In 2015, the University of Graz launched a large-scale doctoral program focused on climate change that has attracted an interdisciplinary group of researchers. In conjunction with several colleagues interested in ecocritical approaches to literature, drama, and film, I am currently working towards increasing the visibility of literary and cultural studies within our larger institutional context and towards strengthening interdisciplinary collaboration in the realm of climate change studies.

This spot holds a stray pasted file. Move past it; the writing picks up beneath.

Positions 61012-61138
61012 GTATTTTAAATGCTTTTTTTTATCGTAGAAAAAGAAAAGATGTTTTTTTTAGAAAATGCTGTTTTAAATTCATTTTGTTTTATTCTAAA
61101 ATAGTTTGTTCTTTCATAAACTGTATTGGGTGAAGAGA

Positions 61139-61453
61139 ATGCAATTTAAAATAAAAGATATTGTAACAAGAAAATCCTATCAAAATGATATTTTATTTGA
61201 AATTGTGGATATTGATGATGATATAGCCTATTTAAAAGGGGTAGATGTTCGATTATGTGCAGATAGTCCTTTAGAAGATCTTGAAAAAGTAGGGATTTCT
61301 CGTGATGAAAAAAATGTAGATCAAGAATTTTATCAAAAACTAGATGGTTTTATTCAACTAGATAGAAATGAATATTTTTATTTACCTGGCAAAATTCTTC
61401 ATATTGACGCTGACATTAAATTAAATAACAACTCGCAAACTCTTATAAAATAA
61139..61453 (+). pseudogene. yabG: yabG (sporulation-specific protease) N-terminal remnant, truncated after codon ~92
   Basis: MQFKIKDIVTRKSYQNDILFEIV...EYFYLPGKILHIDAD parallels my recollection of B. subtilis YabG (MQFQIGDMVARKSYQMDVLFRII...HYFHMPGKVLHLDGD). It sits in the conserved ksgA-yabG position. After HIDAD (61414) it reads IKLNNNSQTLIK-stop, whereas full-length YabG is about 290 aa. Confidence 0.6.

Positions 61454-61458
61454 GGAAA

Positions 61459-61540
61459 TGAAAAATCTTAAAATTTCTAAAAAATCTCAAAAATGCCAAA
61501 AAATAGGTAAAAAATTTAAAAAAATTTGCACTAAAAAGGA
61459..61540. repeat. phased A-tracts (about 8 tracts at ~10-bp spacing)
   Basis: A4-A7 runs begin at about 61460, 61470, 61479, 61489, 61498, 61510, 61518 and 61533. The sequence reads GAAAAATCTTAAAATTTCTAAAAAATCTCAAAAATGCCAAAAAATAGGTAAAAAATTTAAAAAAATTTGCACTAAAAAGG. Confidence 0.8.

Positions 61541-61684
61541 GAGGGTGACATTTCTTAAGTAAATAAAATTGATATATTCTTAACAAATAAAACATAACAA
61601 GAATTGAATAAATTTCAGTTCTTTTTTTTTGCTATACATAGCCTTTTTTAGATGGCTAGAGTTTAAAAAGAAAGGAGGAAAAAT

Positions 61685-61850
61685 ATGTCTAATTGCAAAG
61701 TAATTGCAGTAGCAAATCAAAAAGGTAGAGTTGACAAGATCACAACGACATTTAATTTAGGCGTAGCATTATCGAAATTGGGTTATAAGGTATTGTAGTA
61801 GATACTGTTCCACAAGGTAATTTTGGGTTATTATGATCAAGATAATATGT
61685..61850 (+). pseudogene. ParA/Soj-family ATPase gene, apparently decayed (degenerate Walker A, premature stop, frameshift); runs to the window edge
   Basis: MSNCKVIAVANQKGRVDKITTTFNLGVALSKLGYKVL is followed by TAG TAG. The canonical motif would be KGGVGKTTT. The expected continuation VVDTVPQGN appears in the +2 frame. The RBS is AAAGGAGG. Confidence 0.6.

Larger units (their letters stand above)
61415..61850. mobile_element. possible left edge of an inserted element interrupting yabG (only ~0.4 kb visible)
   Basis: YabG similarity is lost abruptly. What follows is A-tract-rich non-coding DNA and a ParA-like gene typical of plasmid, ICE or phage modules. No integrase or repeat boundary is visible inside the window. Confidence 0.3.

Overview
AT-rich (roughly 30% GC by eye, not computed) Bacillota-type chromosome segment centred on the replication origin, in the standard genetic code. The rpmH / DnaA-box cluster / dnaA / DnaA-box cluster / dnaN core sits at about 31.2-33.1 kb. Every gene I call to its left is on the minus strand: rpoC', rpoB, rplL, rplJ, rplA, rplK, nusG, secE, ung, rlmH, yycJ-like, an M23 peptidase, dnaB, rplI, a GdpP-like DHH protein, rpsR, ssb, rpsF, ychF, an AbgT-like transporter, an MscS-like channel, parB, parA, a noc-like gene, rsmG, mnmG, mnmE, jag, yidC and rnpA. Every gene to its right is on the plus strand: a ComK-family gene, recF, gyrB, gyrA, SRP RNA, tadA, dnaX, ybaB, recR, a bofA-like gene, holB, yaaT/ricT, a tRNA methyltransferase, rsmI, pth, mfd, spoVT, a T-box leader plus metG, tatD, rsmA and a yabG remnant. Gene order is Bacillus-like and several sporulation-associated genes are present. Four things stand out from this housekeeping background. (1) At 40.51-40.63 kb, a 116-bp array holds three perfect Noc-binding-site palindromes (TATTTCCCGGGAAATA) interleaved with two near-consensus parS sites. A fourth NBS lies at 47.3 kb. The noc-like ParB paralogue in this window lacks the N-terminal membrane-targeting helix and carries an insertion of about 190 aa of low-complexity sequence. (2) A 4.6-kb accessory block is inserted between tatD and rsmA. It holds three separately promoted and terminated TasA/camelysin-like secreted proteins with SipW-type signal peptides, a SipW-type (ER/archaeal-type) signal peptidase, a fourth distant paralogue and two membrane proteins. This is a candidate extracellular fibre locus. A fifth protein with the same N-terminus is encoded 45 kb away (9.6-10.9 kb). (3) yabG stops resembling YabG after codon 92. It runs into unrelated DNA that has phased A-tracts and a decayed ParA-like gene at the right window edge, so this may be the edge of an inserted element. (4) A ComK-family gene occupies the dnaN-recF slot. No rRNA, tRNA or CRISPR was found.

One indicator of such interdisciplinary broadening is the 2nd World Symposium on Climate Change Communication, held in Graz in early February 2018. The program featured speakers from all over the world—researchers from the natural sciences, the social sciences, law, economics, and the humanities; representatives of state-run programs and agencies; and members of organizations that foster climate change awareness and networking. My talk on the CCTA plays of 2015 and 2017 was not as ‘exotic’ as I had expected. I take it as a sign of hope that a sprinkling of speakers addressed the arts’ contributions to representing and thus communicating climate change. Who knows—Graz may evolve more and more into a city of climate change communication.